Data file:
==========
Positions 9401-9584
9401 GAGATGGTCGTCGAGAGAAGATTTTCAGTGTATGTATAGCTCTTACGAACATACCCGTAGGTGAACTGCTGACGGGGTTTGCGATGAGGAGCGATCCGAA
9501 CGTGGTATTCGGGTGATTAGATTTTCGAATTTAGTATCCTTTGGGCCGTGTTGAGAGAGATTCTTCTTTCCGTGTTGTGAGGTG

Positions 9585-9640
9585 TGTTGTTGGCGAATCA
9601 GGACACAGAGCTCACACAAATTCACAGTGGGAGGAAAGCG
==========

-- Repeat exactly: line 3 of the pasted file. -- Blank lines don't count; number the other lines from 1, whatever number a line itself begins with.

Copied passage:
9501 CGTGGTATTCGGGTGATTAGATTTTCGAATTTAGTATCCTTTGGGCCGTGTTGAGAGAGATTCTTCTTTCCGTGTTGTGAGGTG